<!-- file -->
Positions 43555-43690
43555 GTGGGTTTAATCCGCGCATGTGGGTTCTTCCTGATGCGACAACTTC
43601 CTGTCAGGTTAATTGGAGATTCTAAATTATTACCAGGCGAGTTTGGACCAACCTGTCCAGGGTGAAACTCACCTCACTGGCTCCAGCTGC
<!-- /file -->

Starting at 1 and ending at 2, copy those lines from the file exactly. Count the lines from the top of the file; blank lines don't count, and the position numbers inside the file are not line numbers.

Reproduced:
Positions 43555-43690
43555 GTGGGTTTAATCCGCGCATGTGGGTTCTTCCTGATGCGACAACTTC